The coronavirus pandemic has caused widespread disruption to the UK economy and has turned our daily lives upside down. Many small and medium businesses are struggling and will need the support of local communities and the Government to get through.
But when things get tough, the tenacity of the entrepreneurial spirit prevails. In the face of adversity, some businesses have managed to reinvent themselves in order to mitigate the financial impact of the lockdown, or to help those who need it most, and we salute them.
Here are six examples of how businesses in the UK, both on a local and a national level, have transformed themselves to turn things around, which might just give you inspiration if you’re in a position to do the same.
Using their existing assets for the power of good
A number of companies across the UK have assessed what those still working might need and have looked at how they can use their current network of contacts or unused products to help ease the burden.
One such company is Car & Away, an airport car-sharing scheme operator. During a period where travel is severely limited, the brand has set up a new company called Karshare, a free community car-sharing scheme with the aim of helping essential workers stay mobile. Making use of its current network of contacts, it’s gathering temporary vehicle donations from the public and companies with unused fleets to offer up their unused vehicles for a short period of time. With safety front of mind, all vehicles are cleaned, vetted and fully insured by Karshare before being delivered to key workers who may be struggling to get around due to limited public transport. There’s no cost to either the vehicle owner or the key worker, and afterwards, the vehicles are fully cleaned and delivered back to the owners.
Karshare initially launched in Bristol but has already expanded its services to Brighton and London – with over 410 vehicles donated so far.
Another company making use of their existing products is bicycle company Brompton Bikes. Brompton Bikes is a folding bike retailer aimed at increasing people’s independence and freedom. Due to the reduced public transport and increased concern for those on the front line, it’s set up a bike hire scheme free of charge for key NHS workers.
The scheme’s already being used by hundreds of staff across London’s hospitals, including St Bartholomew’s.
Flipping their business model
Numerous sectors, such as the food and beverage trade, have seen a considerable increase during the lockdown and recent research shows that the demand for alcohol among Britons persists. Whilst this is good news for drinks producers such as Toast Ale, they’re focusing on using the drive for the power of good.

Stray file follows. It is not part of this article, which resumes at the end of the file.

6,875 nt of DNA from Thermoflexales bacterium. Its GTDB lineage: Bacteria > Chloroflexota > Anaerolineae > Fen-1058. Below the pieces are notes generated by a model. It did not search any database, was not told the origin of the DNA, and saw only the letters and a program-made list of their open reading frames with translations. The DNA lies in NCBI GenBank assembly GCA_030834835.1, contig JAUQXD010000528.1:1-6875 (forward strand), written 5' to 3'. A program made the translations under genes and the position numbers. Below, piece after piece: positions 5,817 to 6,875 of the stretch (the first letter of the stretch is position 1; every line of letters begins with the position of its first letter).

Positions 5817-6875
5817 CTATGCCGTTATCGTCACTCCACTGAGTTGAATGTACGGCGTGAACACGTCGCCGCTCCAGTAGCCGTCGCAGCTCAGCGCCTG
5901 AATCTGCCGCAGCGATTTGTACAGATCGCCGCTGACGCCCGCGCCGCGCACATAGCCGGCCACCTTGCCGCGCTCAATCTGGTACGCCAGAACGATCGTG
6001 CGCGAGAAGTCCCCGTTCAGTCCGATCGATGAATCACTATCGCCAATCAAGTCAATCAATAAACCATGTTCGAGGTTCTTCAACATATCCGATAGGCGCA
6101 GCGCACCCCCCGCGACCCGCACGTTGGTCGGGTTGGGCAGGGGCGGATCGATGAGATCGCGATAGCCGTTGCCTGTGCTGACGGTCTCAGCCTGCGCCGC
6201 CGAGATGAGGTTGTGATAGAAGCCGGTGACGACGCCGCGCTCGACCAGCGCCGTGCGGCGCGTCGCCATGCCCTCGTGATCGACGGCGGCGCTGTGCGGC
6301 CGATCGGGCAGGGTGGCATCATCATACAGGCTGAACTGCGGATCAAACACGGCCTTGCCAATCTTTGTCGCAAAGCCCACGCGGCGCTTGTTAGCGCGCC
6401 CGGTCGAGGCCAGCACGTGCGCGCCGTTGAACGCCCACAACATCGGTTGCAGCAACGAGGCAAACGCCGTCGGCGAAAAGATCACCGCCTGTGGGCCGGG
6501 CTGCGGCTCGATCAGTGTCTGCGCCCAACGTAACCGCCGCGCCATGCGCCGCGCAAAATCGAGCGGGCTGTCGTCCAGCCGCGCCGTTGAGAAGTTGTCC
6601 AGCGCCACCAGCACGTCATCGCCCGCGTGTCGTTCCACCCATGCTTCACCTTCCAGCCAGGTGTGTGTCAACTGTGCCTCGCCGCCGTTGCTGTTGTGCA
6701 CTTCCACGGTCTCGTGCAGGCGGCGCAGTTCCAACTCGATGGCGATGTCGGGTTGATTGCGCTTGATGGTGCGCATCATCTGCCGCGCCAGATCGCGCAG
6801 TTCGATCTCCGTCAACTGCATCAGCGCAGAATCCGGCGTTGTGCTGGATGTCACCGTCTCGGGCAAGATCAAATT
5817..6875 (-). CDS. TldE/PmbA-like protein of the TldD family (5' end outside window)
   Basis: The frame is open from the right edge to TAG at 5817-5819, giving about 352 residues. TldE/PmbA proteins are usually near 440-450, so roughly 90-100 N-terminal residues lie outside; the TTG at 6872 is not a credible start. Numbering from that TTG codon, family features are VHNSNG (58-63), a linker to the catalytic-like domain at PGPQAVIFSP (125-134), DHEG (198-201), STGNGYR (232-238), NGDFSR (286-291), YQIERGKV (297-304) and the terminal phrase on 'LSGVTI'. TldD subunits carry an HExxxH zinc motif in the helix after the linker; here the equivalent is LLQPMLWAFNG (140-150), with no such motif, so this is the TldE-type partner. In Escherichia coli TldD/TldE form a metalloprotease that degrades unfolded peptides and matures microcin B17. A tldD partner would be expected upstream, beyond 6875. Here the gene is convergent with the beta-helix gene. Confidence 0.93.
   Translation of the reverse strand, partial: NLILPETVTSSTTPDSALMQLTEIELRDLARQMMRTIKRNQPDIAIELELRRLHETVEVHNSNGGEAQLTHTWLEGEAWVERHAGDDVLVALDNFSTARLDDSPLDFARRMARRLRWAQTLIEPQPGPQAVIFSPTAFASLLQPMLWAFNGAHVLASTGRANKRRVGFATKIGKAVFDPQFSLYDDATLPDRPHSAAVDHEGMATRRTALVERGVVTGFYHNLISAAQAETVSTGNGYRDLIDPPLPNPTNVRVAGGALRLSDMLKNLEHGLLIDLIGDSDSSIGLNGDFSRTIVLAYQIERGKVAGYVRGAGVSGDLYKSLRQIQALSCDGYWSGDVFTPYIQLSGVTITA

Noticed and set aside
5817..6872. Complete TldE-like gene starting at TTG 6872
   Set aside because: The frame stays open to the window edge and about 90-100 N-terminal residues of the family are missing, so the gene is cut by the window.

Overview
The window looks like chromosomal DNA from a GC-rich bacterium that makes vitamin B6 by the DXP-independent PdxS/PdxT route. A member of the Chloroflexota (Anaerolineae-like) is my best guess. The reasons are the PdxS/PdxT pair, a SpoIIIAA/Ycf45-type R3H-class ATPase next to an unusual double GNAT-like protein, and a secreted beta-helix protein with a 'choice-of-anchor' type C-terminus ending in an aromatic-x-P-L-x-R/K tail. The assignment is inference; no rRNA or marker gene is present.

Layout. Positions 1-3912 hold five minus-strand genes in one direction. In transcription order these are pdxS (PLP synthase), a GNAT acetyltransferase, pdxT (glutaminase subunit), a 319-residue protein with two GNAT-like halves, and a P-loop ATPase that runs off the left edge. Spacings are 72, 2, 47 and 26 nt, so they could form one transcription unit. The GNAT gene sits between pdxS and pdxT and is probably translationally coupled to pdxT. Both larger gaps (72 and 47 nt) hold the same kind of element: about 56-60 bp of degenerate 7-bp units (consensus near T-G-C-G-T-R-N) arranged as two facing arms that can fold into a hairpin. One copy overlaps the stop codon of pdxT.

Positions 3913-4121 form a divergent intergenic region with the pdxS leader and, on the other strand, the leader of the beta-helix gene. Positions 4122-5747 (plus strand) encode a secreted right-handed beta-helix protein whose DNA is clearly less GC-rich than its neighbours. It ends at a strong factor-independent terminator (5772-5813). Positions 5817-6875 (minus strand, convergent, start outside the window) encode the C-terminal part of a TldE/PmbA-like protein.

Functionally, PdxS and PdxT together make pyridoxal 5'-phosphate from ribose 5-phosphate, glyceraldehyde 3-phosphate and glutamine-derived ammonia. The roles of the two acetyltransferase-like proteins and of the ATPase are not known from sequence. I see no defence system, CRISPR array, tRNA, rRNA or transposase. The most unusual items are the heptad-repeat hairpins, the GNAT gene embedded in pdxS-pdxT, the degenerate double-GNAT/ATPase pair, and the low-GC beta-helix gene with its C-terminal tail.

Toast Ale produces quality beers using surplus bread to replace virgin barley, whilst reducing the demand for land and water, and avoiding emissions. The current pandemic has resulted in a challenge for some to get enough access to basic food essentials. Looking to address this, Toast Ale has launched a ‘meal deal’ initiative to support its charity partner, Feedback. The concept is simple – they’re putting the proceeds for every single beer bought from their online shop into feeding local communities. Every beer sold provides one meal. Furloughed staff are also volunteering their time to deliver food to those who need it.
Other small brands have had to reconsider how their product is distributed in response to the increased demand for delivery service; amending their model to enable safe home delivery for essential items. One example of this is Mayfield Eggs in West Oxfordshire, who’ve worked with the local community to recruit delivery drivers and focused on IT updates to ensure they could process increased orders.
Meanwhile, companies such as Bloom & Wild have been established in letterbox deliveries for some time now, but this safe and innovative method of sending flowers and gifts has really taken off during the coronavirus pandemic.
Among the most unusual is the world’s first “flat” bottle of wine – the first that can be posted through a letterbox, designed by Garçon Wines. Originally created to reduce carbon emissions and supply chain costs, the bottles are 100% recycled and recyclable as well as being 87% lighter. Whilst these existed pre-pandemic, the company has now expanded to offer unfilled bottles for non-wine applications, exploring using the bottle for other types of liquid specifically produced to assist with infection prevention & control, patient care, or other COVID-19 related matters, for example, hand sanitiser.
Setting up something new
One of the many sectors that’s been hit hard due to the pandemic is horticulture. With most garden centres and large retailers having to shut their doors in key planting time, there are millions of pounds of bedding plants with no route to market. This potentially means a huge amount of waste.
As a result, a new company called Hope Plants has been set up by a couple in West Sussex, one of whom is a horticulturist with 22 years’ experience, who recently found himself unemployed due to COVID-19. The aim of the business is to offer a local home delivery service of plants, compost and grow-your-own vegetables to Chichester and the local surrounding areas. Starting with a post on Facebook to understand if there was initial interest, the couple were inundated with requests and offers of support, and the new business was formed.
There’s no doubt that this global pandemic has made this an extremely trying time for businesses of all sizes. But these few examples though shine a light on just how creative and supportive both businesses and consumers can be when times get tough. Bring able to pivot a business model, offer to help those in need or create something new in such a turbulent time are reasons to celebrate the amazing spirit of our entrepreneurs and SMEs.
By: renewable energy provider Opus Energy